“Even though I’m Chinese and matipid, it’s okay for me to invest in equipment, in people, in ingredients, because I’m thinking long-term.” Eng Bee Tin, imbibing the same enterprising spirit of its owner, has become an innovator. Aside from being the first to experiment with hopia flavors, Eng Bee Tin is also the first to use foil, pillow packaging and use metal detectors and X-ray equipment as part of its quality assurance methods.

    Eng Bee Tin sells over 20 variants of hopia and other yummy delicacies;

    Rising and expanding
    Today, Chua’s resourcefulness, ingenuity and creativity as a businessman have paid off. Eng Bee Tin has become an icon in Chinatown, and has more than 20 stores in Metro Manila. Eng Bee Tin products are sold in 18 countries, including the US, London, France, Dubai and Kuwait, wherever there is a Filipino community.

    Though still youthful at 55 and bursting with new ideas for his business, Chua is already handing over the reins to his three children, each of whom has assumed key roles in the family enterprise. Gerik, the eldest son, 27, is heading operations, while Gerald, 24, is managing the two commissaries in Paco, Manila. The youngest and Chua’s unica hija, Geraldyn, is handling finances and the construction of the family’s newest project – the Eng Bee Tin flagship store.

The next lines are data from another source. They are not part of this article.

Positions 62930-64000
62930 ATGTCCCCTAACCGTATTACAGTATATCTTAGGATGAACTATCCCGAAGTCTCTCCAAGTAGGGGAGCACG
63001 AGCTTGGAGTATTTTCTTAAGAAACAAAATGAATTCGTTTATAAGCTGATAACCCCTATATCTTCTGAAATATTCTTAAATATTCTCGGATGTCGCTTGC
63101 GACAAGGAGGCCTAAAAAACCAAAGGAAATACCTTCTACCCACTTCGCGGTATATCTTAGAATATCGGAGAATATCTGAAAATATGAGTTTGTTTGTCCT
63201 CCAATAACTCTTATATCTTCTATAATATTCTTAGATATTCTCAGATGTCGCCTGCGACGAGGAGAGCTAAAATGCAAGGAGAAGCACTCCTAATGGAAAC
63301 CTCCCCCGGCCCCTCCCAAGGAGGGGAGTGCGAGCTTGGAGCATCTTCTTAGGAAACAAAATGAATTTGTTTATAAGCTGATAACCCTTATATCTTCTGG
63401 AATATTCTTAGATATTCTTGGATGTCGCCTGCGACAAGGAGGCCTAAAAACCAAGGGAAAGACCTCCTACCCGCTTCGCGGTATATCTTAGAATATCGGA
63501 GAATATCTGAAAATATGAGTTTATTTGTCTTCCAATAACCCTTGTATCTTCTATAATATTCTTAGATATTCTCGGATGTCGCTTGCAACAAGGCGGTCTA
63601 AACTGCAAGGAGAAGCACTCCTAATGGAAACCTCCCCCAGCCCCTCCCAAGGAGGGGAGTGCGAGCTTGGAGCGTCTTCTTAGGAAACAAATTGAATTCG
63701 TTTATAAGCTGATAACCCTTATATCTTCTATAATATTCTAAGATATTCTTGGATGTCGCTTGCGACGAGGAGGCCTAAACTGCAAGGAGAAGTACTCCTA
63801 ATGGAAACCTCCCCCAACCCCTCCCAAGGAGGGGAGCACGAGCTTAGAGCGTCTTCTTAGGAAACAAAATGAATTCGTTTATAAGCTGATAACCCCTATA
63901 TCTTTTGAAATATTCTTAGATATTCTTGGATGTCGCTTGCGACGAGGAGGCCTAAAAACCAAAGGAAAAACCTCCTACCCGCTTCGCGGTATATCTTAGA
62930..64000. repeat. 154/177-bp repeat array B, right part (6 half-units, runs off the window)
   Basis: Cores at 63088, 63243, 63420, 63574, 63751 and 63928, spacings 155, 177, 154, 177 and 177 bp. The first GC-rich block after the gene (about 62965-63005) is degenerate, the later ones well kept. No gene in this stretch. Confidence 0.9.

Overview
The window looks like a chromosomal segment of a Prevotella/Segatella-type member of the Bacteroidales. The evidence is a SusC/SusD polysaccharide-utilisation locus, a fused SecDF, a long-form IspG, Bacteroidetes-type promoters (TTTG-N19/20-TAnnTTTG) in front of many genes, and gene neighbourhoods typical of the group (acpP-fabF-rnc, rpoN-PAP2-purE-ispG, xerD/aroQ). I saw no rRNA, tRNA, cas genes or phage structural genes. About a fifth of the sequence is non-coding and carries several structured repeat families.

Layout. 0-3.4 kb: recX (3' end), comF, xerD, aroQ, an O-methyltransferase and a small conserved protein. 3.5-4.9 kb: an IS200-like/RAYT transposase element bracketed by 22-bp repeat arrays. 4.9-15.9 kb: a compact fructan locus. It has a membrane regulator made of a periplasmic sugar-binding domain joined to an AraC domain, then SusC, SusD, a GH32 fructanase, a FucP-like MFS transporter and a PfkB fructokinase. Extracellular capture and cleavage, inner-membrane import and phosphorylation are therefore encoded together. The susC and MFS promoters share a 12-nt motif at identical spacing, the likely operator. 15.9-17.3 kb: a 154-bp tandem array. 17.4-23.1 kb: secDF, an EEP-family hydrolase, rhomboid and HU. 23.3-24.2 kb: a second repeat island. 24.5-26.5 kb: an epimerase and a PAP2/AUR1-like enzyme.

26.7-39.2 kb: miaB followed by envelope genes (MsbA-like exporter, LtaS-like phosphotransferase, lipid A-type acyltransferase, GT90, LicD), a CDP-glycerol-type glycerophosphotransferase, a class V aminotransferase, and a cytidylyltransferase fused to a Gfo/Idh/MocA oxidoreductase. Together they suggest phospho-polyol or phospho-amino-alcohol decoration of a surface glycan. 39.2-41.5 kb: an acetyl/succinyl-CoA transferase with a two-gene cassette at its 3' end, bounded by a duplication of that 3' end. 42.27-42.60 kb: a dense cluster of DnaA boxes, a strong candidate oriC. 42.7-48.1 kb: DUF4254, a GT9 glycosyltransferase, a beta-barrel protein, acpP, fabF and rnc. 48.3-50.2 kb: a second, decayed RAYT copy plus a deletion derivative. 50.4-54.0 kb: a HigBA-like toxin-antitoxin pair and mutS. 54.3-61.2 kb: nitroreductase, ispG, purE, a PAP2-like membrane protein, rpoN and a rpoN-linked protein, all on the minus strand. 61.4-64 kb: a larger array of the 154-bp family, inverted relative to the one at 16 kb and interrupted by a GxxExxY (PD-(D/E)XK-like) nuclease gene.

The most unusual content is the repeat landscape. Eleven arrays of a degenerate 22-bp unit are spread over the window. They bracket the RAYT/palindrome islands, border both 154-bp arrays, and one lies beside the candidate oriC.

Painted a crisp white, the five-level structure, set to soft open in October, will highlight a grand floor space featuring the store’s popular pastries and delicacies, while the upper floors will carry different regional snacks and sweets, and showcase a museum that traces the Eng Bee Tin history and how hopia is made.

    Geraldyn Chua, a management honors graduate from Ateneo de Manila University, says:“This was all Dad’s idea. Aside from Eng Bee Tin bestsellers, we want to show the best of the best of our country’s products. As he often says, the success that we’ve been blessed with, we should use that to help others. Let’s help bring more attention to the different products of the Philippines.”

    Chua came up with the idea for the flagship store-museum, because “when tourists and travelers come to Chinatown, the experience is kind of bitin (lacking), considering there’s so much that we can offer. Binondo is, in fact, the oldest Chinatown in the world.”

    Another unique example of Chua’s philanthropy is his other life as a volunteer firefighter. As a young man, Chua had always been fascinated by fire, joining the brigade at 16 as a volunteer. As a certified firefighter, he can put out fires, provide medical assistance in emergencies and fulfill all the duties of a typical firefighter.